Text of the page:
The problem of oxidation of phospholipids in krill being investigated by an €800,000 tri-party Norway government-backed project that seeks to reveal ways around a problem that affects taste, smell and shelf life of krill products, is close to publicising initial findings.
New krill player, Olympic Seafood-owned Rimfrost is the commercial partner in the 3-year project and its research director, Dr Inge Bruheim told us it would deliver its first findings at a lipids convention in Copenhagen in November.
“We have found some new compounds,” Dr Bruheim said, with details on what they might be to come at the conference.
He said the project had been motivated by random market testing that revealed great variance in the quality of samples regarding oxidation. He said one prominent brand had tested poorly on oxidation.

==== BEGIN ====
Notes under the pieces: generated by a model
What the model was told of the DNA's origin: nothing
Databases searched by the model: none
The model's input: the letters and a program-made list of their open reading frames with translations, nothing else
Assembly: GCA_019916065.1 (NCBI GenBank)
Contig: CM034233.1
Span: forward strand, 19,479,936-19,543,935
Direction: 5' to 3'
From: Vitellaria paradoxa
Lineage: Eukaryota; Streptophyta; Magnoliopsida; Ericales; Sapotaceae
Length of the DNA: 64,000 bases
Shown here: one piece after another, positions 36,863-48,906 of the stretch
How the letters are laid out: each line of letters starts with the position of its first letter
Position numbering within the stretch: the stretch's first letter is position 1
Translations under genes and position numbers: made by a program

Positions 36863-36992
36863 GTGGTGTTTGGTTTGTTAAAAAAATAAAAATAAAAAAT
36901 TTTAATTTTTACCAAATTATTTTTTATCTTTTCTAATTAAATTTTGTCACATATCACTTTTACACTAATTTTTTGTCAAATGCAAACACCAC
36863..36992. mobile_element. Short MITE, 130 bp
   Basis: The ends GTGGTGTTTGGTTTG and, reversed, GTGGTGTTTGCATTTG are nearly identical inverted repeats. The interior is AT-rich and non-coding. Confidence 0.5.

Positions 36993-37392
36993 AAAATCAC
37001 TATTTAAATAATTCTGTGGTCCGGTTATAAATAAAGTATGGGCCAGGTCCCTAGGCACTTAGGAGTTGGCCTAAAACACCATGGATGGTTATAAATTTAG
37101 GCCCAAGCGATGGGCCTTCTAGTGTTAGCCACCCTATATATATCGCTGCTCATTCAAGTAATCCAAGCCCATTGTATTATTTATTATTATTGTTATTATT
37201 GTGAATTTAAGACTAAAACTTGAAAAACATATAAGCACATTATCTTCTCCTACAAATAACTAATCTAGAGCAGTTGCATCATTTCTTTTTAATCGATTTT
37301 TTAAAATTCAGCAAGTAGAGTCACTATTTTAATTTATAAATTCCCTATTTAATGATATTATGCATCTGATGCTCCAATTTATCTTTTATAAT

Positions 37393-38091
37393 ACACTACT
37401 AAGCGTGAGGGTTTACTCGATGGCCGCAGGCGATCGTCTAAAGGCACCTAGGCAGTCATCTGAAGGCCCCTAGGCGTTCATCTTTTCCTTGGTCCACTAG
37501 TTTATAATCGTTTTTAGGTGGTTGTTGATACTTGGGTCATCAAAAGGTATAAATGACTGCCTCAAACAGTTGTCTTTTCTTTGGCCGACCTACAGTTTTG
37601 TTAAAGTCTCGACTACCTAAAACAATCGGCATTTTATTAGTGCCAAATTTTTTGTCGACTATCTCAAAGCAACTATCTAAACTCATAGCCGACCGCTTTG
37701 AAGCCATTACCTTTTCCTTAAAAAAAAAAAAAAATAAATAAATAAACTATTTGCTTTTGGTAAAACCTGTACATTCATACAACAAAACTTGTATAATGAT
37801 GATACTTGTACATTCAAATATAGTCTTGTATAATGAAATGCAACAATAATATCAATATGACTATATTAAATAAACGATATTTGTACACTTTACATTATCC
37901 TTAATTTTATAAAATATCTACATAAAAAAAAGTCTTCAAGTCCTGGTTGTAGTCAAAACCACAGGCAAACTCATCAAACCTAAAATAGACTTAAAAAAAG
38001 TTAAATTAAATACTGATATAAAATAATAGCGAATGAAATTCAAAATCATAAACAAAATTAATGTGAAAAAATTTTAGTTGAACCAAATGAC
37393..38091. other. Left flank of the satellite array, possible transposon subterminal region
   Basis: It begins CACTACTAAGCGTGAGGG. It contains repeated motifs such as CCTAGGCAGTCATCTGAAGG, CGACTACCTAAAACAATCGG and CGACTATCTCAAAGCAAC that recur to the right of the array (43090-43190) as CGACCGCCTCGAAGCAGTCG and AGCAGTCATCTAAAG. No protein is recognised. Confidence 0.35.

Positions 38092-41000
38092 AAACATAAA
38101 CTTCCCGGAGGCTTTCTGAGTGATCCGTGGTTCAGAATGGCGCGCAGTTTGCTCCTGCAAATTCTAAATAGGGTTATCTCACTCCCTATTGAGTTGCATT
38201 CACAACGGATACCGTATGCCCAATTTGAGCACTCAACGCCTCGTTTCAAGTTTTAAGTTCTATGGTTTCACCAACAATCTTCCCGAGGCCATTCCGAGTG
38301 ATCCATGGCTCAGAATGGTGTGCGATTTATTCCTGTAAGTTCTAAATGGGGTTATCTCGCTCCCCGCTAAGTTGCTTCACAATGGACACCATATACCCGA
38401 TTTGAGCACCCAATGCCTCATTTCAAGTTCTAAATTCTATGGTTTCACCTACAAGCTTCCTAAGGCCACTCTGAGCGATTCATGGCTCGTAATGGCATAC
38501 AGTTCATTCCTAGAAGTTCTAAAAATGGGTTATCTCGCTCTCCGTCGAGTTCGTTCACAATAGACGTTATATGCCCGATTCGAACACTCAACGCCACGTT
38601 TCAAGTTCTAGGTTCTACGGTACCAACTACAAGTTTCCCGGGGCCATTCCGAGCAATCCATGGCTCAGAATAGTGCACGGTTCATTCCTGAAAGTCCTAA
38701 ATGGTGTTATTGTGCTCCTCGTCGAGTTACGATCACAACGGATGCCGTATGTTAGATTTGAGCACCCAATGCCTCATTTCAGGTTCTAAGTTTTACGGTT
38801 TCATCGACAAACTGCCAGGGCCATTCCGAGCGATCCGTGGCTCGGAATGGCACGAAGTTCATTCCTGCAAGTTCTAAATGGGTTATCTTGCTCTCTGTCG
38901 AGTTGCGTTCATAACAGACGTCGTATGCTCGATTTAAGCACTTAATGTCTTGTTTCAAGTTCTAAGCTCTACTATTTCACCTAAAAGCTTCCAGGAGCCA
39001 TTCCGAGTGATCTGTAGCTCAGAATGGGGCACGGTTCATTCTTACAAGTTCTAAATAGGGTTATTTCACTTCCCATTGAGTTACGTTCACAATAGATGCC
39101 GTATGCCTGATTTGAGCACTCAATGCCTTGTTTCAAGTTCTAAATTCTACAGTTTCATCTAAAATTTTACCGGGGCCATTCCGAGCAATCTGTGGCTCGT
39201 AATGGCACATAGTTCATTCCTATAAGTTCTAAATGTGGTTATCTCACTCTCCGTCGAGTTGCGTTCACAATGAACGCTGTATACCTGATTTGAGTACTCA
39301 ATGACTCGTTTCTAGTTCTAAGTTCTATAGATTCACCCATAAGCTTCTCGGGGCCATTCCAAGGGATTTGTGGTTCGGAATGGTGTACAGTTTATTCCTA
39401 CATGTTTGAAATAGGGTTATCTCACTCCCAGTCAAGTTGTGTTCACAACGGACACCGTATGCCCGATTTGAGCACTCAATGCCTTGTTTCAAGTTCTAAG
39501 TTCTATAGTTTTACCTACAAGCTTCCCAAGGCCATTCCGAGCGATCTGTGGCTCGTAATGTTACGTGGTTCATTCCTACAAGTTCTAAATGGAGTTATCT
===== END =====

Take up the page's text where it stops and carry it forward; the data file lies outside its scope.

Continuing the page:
A reappraisal of oxidisation testing methods was also on the agenda. In an earlier statement Dr Bruheim said: “The problem is that the methods developed for assessing oxidation in marine oils (such as fish oil) do not work for krill oil. For example, we see that peroxide value does not increase in krill oil despite the fact the oil has exposed to air for a long period of time.”
The project also seeks to develop quality control and documentation systems for the manufacturing process.
“Our efforts will help standardise the methods for evaluating phospholipid bound omega-3 fatty acid quality, which is important for customers so they get piece of mind their products are of the highest quality,” said Dr Bruheim.
The other parties involved are the Technical University of Denmark and researcher, Nofima.
Rimfrost launched its krill collection of powders, meals and oils at Vitafoods Europe in Geneva in May. It claimed on-the-spot harvesting on Olympic’s boat ‘Juvel’ could deliver high-purity oils that were price-competitive with other offerings on the market.